Tsunderin: At long last we come to the end of our very, very long month. Why, it seems like only a year ago we started reviewing these movies. Ah, how time flies.
Today, we’re taking a look at Goro Miyazaki’s second directorial attempt in the Ghibli roster. With memories of Earthsea ever lingering in our minds—or at least my mind—we were more concerned with the pacing and general narrative of From Up on Poppy Hill than we were with other movies. Of course I wanted Goro to do well, but he had much to improve on. Did those five years between films help him? Let’s find out.
Tsunderin: When looking at the Ghibli library, there’s one movie that seems to stick out like a sore thumb. A film that is only spoken of in whispers so as to not invite its wrath upon you. Or at least a film that clearly stands out as the black sheep of the family. No matter how melodramatic your interpretation, the general consensus on Tales from Earthsea seem to be “ugh, that movie.” Going into it, I honestly didn’t see how this movie could have been bad. Sure, it was a little long, but a fantasy setting with magic and dragons? It’s cruise control for interesting. To say that Earthsea was uninteresting wouldn’t be entirely true, but the issues in pacing and storytelling hinder the universe’s interesting history to the point of disrepair.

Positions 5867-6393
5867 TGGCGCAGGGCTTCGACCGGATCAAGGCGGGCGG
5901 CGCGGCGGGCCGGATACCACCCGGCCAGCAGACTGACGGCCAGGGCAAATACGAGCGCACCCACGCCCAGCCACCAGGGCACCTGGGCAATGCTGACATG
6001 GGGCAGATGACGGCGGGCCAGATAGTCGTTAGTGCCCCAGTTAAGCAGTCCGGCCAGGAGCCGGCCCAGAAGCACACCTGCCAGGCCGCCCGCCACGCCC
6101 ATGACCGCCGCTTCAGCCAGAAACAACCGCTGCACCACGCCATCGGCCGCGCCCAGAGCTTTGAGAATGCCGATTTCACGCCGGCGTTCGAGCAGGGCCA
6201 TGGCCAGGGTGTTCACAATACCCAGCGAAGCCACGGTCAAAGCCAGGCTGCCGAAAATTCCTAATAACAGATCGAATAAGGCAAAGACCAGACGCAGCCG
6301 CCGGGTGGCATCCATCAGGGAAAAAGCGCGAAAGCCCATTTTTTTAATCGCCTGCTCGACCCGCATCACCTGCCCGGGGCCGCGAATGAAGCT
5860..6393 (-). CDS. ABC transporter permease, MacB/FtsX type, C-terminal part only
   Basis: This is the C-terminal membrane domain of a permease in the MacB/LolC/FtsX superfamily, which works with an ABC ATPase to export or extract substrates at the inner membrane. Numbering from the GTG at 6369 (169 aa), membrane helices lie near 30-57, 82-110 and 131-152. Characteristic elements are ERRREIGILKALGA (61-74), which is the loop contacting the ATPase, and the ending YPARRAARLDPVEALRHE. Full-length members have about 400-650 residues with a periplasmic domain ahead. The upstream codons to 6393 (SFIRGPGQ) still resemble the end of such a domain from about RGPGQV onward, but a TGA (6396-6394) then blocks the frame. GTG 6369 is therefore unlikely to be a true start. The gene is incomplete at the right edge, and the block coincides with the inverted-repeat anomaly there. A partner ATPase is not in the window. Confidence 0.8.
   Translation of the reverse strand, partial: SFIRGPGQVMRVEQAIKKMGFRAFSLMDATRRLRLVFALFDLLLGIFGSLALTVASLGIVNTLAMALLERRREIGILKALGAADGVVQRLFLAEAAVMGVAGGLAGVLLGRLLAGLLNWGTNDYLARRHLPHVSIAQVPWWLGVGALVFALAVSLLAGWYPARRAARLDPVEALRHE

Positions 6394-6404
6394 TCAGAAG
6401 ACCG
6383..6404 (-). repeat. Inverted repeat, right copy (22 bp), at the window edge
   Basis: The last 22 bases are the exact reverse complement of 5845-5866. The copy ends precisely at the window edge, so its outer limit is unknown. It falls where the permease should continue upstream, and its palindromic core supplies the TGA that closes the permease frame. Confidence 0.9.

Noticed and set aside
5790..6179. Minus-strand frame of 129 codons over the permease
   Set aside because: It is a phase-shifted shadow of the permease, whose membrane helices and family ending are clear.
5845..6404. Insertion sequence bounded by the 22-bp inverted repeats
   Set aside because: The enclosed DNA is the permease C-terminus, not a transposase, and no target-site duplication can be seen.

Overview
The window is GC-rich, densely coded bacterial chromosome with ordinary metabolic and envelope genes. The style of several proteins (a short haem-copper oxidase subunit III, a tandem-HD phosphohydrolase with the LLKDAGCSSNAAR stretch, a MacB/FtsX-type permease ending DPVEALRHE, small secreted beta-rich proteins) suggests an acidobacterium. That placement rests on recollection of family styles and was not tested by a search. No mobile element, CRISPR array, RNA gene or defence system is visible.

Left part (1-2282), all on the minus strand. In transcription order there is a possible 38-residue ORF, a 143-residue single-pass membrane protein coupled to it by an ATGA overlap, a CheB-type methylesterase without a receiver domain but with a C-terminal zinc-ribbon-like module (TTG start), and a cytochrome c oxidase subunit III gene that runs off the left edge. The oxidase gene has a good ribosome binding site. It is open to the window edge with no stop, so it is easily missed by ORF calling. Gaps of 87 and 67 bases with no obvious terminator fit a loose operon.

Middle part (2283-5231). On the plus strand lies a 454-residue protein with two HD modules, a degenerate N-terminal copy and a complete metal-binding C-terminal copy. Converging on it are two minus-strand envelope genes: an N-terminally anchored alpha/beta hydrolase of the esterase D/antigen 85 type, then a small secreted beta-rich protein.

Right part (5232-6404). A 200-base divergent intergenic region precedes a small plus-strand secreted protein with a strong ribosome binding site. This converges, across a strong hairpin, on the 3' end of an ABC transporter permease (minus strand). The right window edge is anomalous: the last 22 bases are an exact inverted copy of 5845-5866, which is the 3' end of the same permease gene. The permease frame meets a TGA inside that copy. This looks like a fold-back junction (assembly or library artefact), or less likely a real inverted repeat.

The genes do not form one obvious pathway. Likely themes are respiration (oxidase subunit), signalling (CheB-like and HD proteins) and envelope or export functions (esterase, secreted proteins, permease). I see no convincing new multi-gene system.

It starts out well enough: the world of Earthsea is being thrown into disarray as its magic is slowly disappearing, famine is breaking out, and there are various other catastrophes, all of which land on the King of Enlad’s plate. His advisor, a wizard named Root, states that once the world was in balance, but due to a portion of mankind choosing material wealth as the most important thing, the other portion left and became dragons to retain their freedom, causing a schism between the two sections. Most importantly, if the balance between the two groups is resolved, there would be a possibility of the catastrophes ending and magic slowly returning. Unfortunately, before the King has much time to dwell on this he is murdered on the way back to his room by his son, Prince Arren, who then steals his father’s sword and escapes the city’s walls.